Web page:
We consider radical pairs subject to coherent evolution under the local Hamiltonians of their constituent radicals and spin-selective recombination proceeding with the same rate constant, \(k_{S}=k_{T}=k\), for the singlet and triplet channel. Inter-radical interactions are neglected, as is spin relaxation. In this simplified, but commonly studied scenario17,25,26, the spin dynamics of the RP and its associated magnetic field effects (MFEs) can be described by the following master equation for the spin density operator \({\hat{\rho }}(t)\):

$$\begin{aligned} \frac{{{\mathrm{d}}{{\hat{\rho }}} (t)}}{{{\mathrm{d}}t}}&= - i\left[ {{{\hat{H}}},{{\hat{\rho }}} (t)} \right] - \frac{{{k_S}}}{2}\left\{ {{{{{\hat{P}}}}_S},{{\hat{\rho }}} (t)} \right\} - \frac{{{k_T}}}{2}\left\{ {{{{{\hat{P}}}}_T},{{\hat{\rho }}} (t)} \right\} \nonumber \\&= - i\left[ {{{\hat{H}}},{{\hat{\rho }}} (t)} \right] - k{{\hat{\rho }}} (t), \end{aligned}$$

where [] and {} denote the commutator and anti-commutator, respectively. Here, the Hamiltonian is of the form \({{\hat{H}}} = {{{\hat{H}}}_{\mathrm{A}}} + {{{\hat{H}}}_{\mathrm{B}}}\) with subscripts A and B referring to the two radicals, and \({\hat{P}}_{S}\) and \({\hat{P}}_{T} = {\hat{1}} - {\hat{P}}_{S}\) are projection operators onto the singlet state and triplet manifold, respectively. The chemical reactivity has been included using the Haberkorn approach34, which gives rise to minimal singlet-triplet dephasing (alternative approaches have been suggested, but for \(k_{S}=k_{T}\) the differences of various master equation are lessened29,35). The Hamiltonians \({\hat{H}}_{i}\), \(i \in \{A, B\}\), account for the Zeeman interactions between the electron spins and the applied magnetic field and the hyperfine interactions between the electron and nuclear spins within radical i (\(\hbar = 1\)):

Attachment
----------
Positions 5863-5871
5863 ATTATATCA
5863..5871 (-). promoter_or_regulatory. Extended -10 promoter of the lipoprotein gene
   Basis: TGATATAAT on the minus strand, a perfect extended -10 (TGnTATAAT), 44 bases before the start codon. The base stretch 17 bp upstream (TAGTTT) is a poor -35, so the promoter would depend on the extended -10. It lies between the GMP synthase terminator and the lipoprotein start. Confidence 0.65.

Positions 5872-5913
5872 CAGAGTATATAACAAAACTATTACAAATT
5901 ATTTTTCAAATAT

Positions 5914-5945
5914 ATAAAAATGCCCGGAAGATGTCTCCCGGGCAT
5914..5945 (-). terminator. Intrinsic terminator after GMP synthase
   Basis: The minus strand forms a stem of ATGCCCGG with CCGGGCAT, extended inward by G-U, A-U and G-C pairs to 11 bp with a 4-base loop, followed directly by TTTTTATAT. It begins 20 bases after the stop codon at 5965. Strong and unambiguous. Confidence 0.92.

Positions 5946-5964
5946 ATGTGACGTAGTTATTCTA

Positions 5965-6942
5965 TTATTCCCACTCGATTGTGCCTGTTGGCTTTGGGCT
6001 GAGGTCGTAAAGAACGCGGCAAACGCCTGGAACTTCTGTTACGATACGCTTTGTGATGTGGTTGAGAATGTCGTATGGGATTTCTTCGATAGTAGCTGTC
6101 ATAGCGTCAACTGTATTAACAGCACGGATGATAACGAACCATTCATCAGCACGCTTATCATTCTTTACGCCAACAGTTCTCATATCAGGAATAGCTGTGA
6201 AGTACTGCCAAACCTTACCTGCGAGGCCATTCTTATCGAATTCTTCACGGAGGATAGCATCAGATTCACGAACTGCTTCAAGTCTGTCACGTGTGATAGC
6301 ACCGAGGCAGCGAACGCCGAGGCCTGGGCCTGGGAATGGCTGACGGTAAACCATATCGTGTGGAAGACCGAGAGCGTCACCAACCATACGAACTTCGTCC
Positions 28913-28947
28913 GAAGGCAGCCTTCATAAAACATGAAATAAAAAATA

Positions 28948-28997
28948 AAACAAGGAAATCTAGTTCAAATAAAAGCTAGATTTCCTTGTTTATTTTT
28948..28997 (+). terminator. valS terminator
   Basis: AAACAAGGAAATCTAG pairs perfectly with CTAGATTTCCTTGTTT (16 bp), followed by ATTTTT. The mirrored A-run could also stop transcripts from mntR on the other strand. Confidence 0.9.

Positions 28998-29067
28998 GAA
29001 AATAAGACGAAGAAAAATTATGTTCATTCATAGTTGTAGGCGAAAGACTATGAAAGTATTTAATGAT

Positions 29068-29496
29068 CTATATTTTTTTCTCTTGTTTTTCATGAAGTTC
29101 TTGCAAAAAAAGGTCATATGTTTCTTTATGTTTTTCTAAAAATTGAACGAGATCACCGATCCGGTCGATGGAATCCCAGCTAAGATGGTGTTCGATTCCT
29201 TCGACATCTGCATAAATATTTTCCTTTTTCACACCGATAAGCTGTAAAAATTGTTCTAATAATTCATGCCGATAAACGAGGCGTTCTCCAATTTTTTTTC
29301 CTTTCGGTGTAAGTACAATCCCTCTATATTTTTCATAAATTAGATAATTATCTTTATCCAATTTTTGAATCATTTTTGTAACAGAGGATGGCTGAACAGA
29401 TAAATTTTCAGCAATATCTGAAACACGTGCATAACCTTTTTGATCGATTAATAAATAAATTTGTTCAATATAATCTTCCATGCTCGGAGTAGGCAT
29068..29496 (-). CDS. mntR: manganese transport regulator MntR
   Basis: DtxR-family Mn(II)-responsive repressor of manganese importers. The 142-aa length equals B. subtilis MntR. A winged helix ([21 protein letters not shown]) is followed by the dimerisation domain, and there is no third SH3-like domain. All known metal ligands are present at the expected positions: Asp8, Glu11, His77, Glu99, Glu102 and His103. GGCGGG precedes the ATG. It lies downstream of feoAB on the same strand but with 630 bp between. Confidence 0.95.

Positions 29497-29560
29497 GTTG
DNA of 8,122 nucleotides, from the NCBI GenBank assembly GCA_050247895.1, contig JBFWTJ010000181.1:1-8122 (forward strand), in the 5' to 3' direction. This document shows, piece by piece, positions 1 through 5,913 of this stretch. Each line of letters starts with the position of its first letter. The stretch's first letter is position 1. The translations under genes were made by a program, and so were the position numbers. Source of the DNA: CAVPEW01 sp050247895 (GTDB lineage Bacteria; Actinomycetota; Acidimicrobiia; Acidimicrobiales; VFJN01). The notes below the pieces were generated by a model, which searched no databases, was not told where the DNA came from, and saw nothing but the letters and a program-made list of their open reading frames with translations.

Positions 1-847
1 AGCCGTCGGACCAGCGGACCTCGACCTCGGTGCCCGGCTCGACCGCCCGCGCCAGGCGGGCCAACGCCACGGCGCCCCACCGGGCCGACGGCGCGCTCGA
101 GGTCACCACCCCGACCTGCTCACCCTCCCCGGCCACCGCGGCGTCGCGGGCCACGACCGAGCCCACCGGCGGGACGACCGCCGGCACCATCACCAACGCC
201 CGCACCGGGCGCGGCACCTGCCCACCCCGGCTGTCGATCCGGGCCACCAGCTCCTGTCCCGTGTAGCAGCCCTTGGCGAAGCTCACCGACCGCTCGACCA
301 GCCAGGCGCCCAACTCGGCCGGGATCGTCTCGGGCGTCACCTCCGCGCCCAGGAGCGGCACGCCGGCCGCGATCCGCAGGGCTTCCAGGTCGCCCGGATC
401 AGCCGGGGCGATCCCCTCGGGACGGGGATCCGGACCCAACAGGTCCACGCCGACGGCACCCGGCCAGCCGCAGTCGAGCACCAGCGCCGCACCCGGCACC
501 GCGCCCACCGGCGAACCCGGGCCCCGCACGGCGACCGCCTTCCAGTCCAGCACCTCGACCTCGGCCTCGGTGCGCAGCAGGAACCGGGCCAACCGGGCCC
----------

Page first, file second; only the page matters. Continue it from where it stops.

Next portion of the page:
$$\begin{aligned} {{{\hat{H}}}_{\mathrm{i}}} = \sum \limits _j {{{{{{{\hat{\mathbf{S}}}}}}}_i} \cdot {{\mathbf{A}}_{i,j}} \cdot {{{{{{\hat{\mathbf{I}}}}}}}_{i,j}}} + {\vec \omega _i} \cdot {{{{{\hat{\mathbf{S}}}}}}_i}. \end{aligned}$$